human placental lactogen

(redirected from placental growth hormone)


any substance that enhances lactation.
human placental lactogen (HPL) (hPL) a hormone secreted by the placenta, which disappears from the blood immediately after delivery. It has lactogenic, luteotropic, and growth-promoting activity, and inhibits maternal insulin activity during pregnancy.

hu·man pla·cen·tal lac·to·gen (HPL),

lactogen isolated from human placentas and structurally similar to somatotropin; its biologic activity weakly mimics that of somatotropin and prolactin; secreted into maternal circulation; a deficiency of HPL during pregnancy leads to children who undergo abnormal intrauterine and postnatal growth.

human placental lactogen (HPL)

a placental hormone that may be deficient in certain abnormalities of pregnancy. The normal concentrations of this hormone in serum after the fifth week of pregnancy are 0.5 μg/mL and increase to approximately 8 μg/mL at the time of delivery. Also called chorionic somatomammotropin.

human placental lactogen

Chorionic somatomammotropin, hPL, human placental lactogen, human chorionic somatomammotropin A hormone produced during implantation of a fertilized egg, and secreted by the placenta; hPL regulates and coordinates fetal growth and metabolism and maternal metabolism Maternal effects Relative insulin resistance, ↑ circulating free fatty acids; hPL may optimize metabolism of nutrients by the fetus in 1st half of pregnancy; in 2nd half, there is little correlation between hPL levels and fetal well-being; hPL stimulates milk production and breast enlargement, and is somatotopic and luteotropic; urine and plasma HPL levels reflect placental size and are higher in diabetic mothers Ref range Rises during gestation, plateauing at 37 wks at 10 mg/mL; ♂ <0.5 mg/mL; non-pregnant ♀ <0.5 mg/mL; wks of gestation 5-27 <4.6 mg/mL; 28-31 wks, 2.4-6.1 mg/mL; 32-35 wks, 3.7-7.7 mg/mL; 36 wks to term, 5-8.6 mg/mL; hPL is ↓ in postmaturity syndrome, retarded growth, toxemia of pregnancy, threatened abortion; it is ↑ DM, Rh isoimmunization, hydatiform mole, choriocarcinoma Critical value <4 μg/mL after 30 wks gestation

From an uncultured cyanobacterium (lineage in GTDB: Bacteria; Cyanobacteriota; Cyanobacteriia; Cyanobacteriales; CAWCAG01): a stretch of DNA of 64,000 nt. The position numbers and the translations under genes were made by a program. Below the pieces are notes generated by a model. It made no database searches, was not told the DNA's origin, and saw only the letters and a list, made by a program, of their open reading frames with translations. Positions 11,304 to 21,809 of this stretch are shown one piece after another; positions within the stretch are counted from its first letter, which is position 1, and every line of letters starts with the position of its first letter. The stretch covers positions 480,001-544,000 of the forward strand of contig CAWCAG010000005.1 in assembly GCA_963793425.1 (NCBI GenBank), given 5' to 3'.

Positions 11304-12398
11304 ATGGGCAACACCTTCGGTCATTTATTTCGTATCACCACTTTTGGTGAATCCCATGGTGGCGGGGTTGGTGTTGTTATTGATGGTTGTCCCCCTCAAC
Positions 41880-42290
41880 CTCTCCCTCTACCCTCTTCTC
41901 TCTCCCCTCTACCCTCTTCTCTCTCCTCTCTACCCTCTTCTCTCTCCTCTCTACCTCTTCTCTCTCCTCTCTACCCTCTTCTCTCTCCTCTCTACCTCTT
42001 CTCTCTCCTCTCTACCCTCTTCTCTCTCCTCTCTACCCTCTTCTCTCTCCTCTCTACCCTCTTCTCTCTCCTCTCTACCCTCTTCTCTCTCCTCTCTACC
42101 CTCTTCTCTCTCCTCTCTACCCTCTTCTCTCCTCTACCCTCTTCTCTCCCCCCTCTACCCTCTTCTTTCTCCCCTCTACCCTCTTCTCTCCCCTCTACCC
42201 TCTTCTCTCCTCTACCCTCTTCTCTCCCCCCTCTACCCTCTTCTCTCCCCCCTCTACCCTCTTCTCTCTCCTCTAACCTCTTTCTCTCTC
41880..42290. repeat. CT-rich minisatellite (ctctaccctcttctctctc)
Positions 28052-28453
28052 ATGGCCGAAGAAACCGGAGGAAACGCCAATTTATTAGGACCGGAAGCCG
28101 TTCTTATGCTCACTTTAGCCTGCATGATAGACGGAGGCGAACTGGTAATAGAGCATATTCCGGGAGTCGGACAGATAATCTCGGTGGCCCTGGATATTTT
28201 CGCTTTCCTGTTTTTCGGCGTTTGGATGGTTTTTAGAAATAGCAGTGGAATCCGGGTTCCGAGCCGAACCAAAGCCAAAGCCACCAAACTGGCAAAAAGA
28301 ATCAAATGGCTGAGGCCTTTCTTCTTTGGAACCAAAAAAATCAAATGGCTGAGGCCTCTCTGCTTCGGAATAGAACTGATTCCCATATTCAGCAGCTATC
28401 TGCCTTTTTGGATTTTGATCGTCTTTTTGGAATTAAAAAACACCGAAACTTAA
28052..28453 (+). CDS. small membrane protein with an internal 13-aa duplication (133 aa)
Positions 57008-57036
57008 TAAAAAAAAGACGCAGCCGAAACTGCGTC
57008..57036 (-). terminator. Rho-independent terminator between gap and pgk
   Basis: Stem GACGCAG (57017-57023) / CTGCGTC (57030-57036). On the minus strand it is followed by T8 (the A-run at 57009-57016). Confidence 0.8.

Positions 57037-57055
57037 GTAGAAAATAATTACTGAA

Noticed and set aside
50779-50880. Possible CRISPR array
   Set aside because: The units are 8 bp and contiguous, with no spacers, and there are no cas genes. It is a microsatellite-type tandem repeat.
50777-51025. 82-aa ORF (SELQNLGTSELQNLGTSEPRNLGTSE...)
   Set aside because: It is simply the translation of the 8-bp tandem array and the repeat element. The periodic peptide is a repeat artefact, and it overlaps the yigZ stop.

hu·man pla·cen·tal lac·to·gen

(hyū'măn plă-sen'tăl lak'tŏ-jen)
Any agent to stimulate human milk production that has been isolated from human placentas; its biologic activity mimics that of somatotropin and prolactin; secreted into maternal circulation; deficiency during pregnancy leads to abnormal intrauterine and postnatal growth.
Compare: bioregulator
Synonym(s): chorionic growth hormone-prolactin, human chorionic somatomammotropic hormone, placental growth hormone.
References in periodicals archive ?
Some researchers suggest that the PR occur due to aggravation of subclinical allergy5,6 while majority claim the rising serum levels of hormones like progesterone, estrogen and placental growth hormone.
Estrogen, progesterone, human chorionic gonad-otropin hormone (HCG), human placental lactogen (HPL) and placental growth hormone (PGH) whose levels are known to be gradually rise throughout the pregnancy have been evaluated in different studies for a possible association with PR.
Gruslin and others suggests that IGFBP-4 blocks the activity of a key placental growth hormone called IGF-II, which results in poor growth of the placenta and fetus.